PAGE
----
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House of Commons Library: Briefing paper: Number 7951, 8 January 2018: Technical education reforms

House of Commons Library: Briefing paper: Number 7951, 8 January 2018: Technical education reforms

However, if we truly want a world class system our colleges will need the additional funding to provide world class resources. The plan’s provision for everyone to have work experience alone would cost hundreds of millions of pounds and require much input from employers nationwide to be a success. We therefore welcome the Government's acceptance of the need to review the level of funding for college-based technical education and the Sainsbury Panel's specific suggestion that the intended work placements should receive additional funding. 56

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House of Commons Library: Briefing paper: Number 07196, 1 August 2018: Children and young people’s mental health – policy, services, funding and education

House of Commons Library: Briefing paper: Number 07196, 1 August 2018: Children and young people’s mental health – policy, services, funding and education

Concerns have been raised that provision of mental health support in schools is currently patchy. This was noted by the Care Quality Commission (CQC) in a recent review of CAMHS services. The CQC noted that when pupils can access high-quality counselling through their schools, it can be an effective form of early intervention. However, the CQC said it is not always available, and in some cases there are concerns about the quality of support on offer. 56

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House of Commons Library briefing paper : Number 07196, 11 July 2019 : Children and young people’s mental health :   policy, services, funding and education

House of Commons Library briefing paper : Number 07196, 11 July 2019 : Children and young people’s mental health : policy, services, funding and education

A strong and dynamic workforce will be critical for the delivery of Future in Mind. The Health Education England Workforce Strategy due to be published in early 2017 will support this. By 2020/21, at least 1,700 more therapists and supervisors will need to be trained and employed to meet additional demand, and the strategy will also outline actions needed to improve retention of existing staff. In addition to these new therapists, all localities should work with the existing Children and Young People’s Improving Access to Psychological Therapies (CYP IAPT) programme to deliver post- graduate training in specific therapies, leading to at least 3,400 existing children and young people’s mental health service staff being trained by 2020/21. 28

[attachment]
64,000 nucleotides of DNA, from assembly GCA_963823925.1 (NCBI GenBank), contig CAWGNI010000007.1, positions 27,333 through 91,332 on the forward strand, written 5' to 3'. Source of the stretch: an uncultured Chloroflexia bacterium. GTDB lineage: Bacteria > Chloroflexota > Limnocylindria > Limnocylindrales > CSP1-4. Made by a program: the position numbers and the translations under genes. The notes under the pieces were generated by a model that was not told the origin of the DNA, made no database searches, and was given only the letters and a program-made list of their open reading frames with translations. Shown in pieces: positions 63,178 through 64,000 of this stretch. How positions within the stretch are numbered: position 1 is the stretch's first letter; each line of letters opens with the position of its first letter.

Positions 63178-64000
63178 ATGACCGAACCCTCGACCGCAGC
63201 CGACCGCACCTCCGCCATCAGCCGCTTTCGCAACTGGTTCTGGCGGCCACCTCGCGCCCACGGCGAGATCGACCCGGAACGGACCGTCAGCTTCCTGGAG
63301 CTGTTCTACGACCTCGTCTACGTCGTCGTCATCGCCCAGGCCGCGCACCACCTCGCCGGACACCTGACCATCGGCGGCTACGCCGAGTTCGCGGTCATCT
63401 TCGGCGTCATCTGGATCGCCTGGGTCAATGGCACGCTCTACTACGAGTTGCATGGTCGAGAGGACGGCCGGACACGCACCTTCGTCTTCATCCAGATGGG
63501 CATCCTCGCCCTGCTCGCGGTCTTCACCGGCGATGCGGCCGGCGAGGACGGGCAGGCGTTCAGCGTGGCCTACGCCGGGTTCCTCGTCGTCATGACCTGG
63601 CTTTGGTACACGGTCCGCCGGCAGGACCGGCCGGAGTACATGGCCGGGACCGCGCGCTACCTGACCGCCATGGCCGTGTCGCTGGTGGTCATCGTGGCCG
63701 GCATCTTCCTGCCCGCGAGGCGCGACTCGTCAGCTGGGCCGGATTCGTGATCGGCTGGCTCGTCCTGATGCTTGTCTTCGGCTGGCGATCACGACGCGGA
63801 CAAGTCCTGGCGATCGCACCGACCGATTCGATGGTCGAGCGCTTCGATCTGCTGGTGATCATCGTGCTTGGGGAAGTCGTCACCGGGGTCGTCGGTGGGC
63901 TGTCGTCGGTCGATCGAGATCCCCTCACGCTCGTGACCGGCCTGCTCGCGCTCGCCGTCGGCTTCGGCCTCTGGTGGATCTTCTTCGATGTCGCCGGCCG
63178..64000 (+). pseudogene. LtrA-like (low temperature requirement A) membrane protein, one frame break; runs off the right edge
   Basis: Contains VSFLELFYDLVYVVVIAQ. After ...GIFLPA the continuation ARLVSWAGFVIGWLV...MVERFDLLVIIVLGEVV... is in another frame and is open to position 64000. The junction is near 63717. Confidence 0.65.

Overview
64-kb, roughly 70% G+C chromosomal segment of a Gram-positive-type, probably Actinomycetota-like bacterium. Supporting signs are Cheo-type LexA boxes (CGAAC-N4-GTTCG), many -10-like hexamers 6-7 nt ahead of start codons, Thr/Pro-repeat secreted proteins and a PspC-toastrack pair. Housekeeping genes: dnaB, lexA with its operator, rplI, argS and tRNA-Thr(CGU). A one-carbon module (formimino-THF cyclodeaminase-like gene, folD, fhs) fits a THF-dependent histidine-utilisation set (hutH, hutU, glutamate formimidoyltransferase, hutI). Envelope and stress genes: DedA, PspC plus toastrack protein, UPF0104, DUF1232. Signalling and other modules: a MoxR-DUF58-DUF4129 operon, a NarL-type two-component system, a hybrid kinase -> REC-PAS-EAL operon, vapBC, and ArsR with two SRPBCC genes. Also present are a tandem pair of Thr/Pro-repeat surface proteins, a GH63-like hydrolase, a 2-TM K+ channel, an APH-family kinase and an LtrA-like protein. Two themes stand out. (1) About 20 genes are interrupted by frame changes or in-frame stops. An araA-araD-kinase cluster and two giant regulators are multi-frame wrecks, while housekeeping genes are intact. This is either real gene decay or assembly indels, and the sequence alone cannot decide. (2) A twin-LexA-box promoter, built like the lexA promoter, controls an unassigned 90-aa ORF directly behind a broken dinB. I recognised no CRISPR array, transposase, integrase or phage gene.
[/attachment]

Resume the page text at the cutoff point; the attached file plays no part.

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House of Commons Library: Briefing paper: Number 07020, 18 April 2017: Special Educational Needs: support in England

House of Commons Library: Briefing paper: Number 07020, 18 April 2017: Special Educational Needs: support in England

Young people and parents of children who have EHC Plans have the right to request a Personal Budget, which may contain elements of education, social care and health funding. A Personal Budget is an amount of money identified by the local authority to deliver provision set out in an EHC Plan where the parent or young person is involved in securing that provision. Local authorities must provide information on Personal Budgets as part of the local offer. Personal Budgets are optional for the child’s parent or the young person but local authorities are under a duty to prepare a budget when requested. 26
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House of Commons Library: Briefing paper: Number 7951, 21 June 2017: Reforms to Technical Education

House of Commons Library: Briefing paper: Number 7951, 21 June 2017: Reforms to Technical Education

However, if we truly want a world class system our colleges will need the additional funding to provide world class resources. The plan’s provision for everyone to have work experience alone would cost hundreds of millions of pounds and require much input from employers nationwide to be a success. We therefore welcome the Government's acceptance of the need to review the level of funding for college-based technical education and the Sainsbury Panel's specific suggestion that the intended work placements should receive additional funding. 52